Jacket a month is finished! There are still plans for a coat, but more about that later.

This is McCall’s 6775, that has been with me since I first made it circa 1979. I liked it back then, enough that I’ve preserved it through many moves and purges. It’s one of those “Make it tonight, wear it tomorrow” patterns – 3 main pattern pieces plus a facing. Even the pockets are cut on.

Well, I didn’t exactly make it overnight, but it was easy and pleasurable. The fabric is a wool blend herringbone with several colors that are found in my wardrobe – teal, black, beige, off-white – so it will go with lots of things. I bought it originally with another pattern in mind, the Cutting Line Of the Moment. I want to make that one, but just can’t find fabric that seems right. Anyway, it got cold a couple of weeks ago, and I needed a light coat. I decided to use this fabric and then remembered the old pattern.

I added some width to the bottom, figuring that my shoulders were pretty much the same as in 1979 but my hips are not. Turns out I didn’t need the extra. Why does flat pattern measuring never work out for me? Also added 1 inch in length.

Interfaced with Fashion Sewing Supply’s Pro-Tailor Deluxe and that was just right.

There was some gray Ambiance in stash for lining (pattern is designed to be unlined).  At first I thought I’d be putting shoulder pads in there, but the shoulder is surprisingly fitted, and there was no room for a pad.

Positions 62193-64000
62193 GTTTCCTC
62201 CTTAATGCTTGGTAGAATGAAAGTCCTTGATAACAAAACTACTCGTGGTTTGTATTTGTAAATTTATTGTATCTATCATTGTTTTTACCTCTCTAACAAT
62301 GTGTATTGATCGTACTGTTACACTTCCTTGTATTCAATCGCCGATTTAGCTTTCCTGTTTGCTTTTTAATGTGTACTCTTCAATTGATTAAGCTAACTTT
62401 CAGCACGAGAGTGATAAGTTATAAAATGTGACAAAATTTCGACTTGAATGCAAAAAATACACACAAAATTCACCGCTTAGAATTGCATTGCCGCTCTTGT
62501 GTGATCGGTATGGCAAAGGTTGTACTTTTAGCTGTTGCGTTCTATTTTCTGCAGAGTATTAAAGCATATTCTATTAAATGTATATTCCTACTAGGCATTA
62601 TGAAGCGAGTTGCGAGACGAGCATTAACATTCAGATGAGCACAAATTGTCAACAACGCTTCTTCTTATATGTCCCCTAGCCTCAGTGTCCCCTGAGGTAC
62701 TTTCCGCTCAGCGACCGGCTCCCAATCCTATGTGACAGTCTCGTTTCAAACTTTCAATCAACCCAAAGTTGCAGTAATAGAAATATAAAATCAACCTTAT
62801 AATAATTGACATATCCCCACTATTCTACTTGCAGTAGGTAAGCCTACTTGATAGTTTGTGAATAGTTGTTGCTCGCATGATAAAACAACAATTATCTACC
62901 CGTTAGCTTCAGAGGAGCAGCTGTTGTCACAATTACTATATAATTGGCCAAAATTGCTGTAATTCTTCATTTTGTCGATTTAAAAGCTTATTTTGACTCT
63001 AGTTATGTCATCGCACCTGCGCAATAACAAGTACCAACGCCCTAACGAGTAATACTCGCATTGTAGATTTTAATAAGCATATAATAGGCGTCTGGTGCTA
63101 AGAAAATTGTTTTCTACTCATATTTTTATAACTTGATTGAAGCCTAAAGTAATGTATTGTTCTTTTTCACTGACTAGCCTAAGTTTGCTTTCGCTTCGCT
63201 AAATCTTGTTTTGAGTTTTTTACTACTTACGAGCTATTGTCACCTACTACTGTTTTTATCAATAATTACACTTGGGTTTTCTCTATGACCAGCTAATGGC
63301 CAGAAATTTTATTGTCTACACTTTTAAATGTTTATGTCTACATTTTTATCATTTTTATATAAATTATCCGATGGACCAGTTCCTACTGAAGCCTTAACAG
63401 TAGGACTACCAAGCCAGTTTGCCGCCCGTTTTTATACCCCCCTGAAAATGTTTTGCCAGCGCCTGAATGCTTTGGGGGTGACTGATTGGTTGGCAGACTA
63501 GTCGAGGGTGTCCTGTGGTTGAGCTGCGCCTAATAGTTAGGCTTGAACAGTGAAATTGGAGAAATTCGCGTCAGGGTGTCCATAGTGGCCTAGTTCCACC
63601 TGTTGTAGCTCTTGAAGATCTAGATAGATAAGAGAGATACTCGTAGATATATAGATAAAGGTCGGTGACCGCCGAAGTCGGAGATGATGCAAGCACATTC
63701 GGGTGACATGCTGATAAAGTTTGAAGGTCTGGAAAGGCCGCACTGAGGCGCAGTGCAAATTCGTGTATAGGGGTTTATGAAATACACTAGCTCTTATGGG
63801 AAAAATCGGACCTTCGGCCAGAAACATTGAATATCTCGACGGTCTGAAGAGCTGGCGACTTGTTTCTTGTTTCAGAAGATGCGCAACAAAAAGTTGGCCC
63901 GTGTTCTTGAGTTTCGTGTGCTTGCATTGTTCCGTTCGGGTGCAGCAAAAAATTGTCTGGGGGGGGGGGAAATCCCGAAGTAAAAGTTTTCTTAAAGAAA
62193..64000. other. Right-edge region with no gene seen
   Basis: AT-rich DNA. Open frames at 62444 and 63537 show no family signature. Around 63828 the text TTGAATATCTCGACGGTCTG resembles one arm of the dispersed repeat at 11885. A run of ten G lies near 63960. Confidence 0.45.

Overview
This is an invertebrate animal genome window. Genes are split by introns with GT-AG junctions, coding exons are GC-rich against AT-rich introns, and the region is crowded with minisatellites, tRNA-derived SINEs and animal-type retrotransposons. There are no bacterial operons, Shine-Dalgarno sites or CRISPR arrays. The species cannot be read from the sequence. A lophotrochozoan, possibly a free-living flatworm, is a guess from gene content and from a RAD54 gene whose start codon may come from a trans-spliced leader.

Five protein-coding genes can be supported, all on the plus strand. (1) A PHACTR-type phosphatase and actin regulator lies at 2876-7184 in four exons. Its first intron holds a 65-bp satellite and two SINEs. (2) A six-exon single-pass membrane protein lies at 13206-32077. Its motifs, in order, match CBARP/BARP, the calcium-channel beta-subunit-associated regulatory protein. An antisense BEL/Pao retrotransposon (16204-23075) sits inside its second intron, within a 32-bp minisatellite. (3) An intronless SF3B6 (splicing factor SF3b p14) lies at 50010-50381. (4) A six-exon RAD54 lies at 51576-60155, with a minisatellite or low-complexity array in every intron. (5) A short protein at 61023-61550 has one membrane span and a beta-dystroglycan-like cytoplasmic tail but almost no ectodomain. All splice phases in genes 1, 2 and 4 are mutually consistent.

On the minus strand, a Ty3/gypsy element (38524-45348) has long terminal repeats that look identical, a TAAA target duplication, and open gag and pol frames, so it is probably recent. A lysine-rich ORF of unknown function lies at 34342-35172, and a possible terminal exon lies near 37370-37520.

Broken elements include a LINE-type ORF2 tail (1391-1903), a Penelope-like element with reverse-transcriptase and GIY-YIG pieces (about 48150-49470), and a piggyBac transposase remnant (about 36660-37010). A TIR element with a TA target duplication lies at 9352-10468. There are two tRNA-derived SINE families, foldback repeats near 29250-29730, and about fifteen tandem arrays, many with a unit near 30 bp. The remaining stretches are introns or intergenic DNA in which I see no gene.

Leather buttons, also from stash. I harnessed up the old Singer buttonhole attachment since I knew the coating would never fit under the Janome buttonhole foot. Turns out it was a really tight fit even under the Singer, but the buttonholer easily handled maneuvering the fabric once it was in place.

That’s it – nice lightweight coat with a swingy hem.

The Jacket-A Month challenge was such a great idea – thanks to Marciae on Stitcher’s Guild for suggesting it and starting the sewalong. My skills improved, and beyond that I learned a good lesson about my personal style.  Here’s a composite of all the jackets (some are mere cardigans since we all agreed that any 3rd layer could count). A couple are outlined in red…because I ended up wearing them only a few times and then deciding they just weren’t me. Note that they’re the ones that are the most “fashion-y”. I liked the styles, thought they were darling on other people, and really wanted them. But in the end I didn’t feel good wearing them. The jackets that were either classic or casual get worn all the time. LESSON LEARNED.